By Emma Sampson, Coordinator, FP2020 Executive Leadership and Rights and Empowerment teams; Varina Winder, Senior Manager, FP2020 Global Partnerships & Strategic Engagement; Shiza Farid, Data Analyst, Avenir Health
As the COVID-19 pandemic makes stay-at-home orders the new normal, the world is seeing another global surge: violence against women and girls. Countries across the globe are experiencing dramatic increases in reports of sexual offenses, calls to helplines, and demand for emergency shelter, leading the United Nations Secretary-General António Guterres to call for a global ceasefire in such violence – and for “peace at home, and in homes, around the world.”
Given that violence against women and girls is typically vastly underreported, and because global lockdowns mean women and girls may be trapped in place with their abusers, this surge in reports indicates that the reality of this crisis is likely far graver. Without health care screenings or school authorities to act as frontline reporters of suspected abuse, and with health, law enforcement, justice, and even emergency shelter services overwhelmed, women and girls have less access to resources than ever before.
But even as headlines have brought needed attention to the hidden epidemic of gender-based violence (GBV), they have not considered the relationship between violence and sexual and reproductive health. GBV increases the risk of unintended or unwanted pregnancies, as well as unsafe abortion. GBV causes other severe maternal health complications, including increased likelihood of miscarriage, stillbirth, and early labor. Unintended pregnancies can also lead to lower educational and employment potential and poverty for both mothers and their children, a cycle that can trap generations.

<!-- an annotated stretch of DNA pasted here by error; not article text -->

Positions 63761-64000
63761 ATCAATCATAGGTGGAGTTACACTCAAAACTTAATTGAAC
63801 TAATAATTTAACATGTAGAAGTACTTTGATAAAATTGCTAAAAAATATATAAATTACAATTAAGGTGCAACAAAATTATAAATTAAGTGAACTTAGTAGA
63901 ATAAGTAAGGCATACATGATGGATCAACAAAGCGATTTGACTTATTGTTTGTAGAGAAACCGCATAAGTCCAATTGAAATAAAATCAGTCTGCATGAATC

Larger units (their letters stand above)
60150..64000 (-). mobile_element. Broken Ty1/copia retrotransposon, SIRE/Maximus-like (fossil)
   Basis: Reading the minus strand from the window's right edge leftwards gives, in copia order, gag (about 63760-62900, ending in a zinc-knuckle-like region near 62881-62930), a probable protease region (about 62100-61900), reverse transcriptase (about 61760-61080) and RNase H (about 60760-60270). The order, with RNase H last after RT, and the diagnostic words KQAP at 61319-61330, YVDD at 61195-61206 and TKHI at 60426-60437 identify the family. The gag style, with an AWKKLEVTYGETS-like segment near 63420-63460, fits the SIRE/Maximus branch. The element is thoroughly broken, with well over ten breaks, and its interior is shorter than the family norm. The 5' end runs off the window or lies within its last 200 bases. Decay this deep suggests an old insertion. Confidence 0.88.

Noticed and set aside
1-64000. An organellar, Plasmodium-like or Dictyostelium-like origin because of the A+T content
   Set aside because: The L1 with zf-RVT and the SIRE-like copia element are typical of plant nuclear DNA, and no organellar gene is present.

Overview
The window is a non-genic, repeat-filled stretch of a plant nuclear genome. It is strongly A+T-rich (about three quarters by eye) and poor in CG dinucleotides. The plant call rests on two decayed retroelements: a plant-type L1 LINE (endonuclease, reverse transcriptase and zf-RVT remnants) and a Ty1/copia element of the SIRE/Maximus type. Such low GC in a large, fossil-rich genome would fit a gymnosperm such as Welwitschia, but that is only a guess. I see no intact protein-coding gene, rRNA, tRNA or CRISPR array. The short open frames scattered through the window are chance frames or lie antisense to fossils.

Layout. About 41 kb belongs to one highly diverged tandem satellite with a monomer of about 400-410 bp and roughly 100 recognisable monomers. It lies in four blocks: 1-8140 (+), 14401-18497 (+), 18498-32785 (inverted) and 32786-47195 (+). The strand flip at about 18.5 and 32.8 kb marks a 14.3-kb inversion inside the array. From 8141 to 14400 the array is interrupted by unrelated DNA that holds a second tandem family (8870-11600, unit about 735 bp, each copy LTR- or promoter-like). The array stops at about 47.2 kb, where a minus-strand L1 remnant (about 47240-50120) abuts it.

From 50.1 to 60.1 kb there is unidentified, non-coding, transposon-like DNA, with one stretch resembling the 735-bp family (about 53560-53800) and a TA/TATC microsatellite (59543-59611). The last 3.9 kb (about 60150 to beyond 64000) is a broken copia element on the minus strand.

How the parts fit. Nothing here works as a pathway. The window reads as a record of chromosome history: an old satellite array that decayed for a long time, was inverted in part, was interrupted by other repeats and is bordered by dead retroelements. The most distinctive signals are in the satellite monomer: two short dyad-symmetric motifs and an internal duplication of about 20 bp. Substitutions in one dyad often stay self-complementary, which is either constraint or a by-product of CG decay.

While the need for family planning does not end in a crisis, access to these essential services, already often under siege, has become even more challenging. The International Planned Parenthood Federation reported closures of more than one in five of member clinics in April, as well as over 5,000 mobile clinics in 64 countries. In Zimbabwe, Marie Stopes International halted all outreach services, which support over half their clients, and saw a 70% decrease in patients at clinics that remain open.
We have seen this before. During the 2014 Ebola outbreak, in Sierra Leone, access to family planning services declined by more than 20% and adolescent pregnancy increased by 65% in some regions. As we have seen in other settings, a shortage of health service services can lead to an increase in maternal and infant mortality, as well as early marriage, putting women and girls at increased risk of violence throughout their lifetimes. Crises disrupt access to health services when women and girls need them most, with lifelong and sometimes fatal consequences.
In his call for a global ceasefire on violence against women and girls, the Secretary General appealed directly to governments to include women at the center of their pandemic response. Specifically, he called for the prevention and redress of violence against women in national COVID-19 response plans, and for investments in essential services such as emergency shelters and judicial response, as well as online and other social services. Separately, he called for contraception to be available without prescription. The United Nations is leading the charge on this: UNFPA and WHO have issued guidelines that addresses both access to family planning and VAW services.
Frontline organizations are already stepping up to deliver integrated family planning services during this crisis. The United Nations Population Fund (UNFPA) is prioritizing sexual and reproductive health and combating GBV, working to deliver family planning resources, disseminate communication materials, and monitor supply levels across the globe. Leaders in humanitarian response, including the Inter-Agency Working Group on Reproductive Health Care in Crisis, who have long confronted both the epidemics of GBV and lack of reproductive health care in crisis settings are working to pull together best practices to strengthen gendered interventions. This integrated response must become systematic, though. For example, the latest WHO COVID-19 strategy update, while acknowledging the rise in GBV, fails to address women’s and girls’ reproductive health needs.
We already know how violence threatens women’s and girls’ reproductive health – and the good news is, we can adapt existing tools for coordinating both GBV and SRHR services in an emergency to fit today’s unprecedented need.
We must recognize and address the complex realities that women and girls face, both daily and within a public health crisis, and FP2020 is doing its part, collating resources, bringing together partners, and directly supporting people working in the field, to ensure that family planning is not only considered essential but available to all women and girls who need it. We are in this together.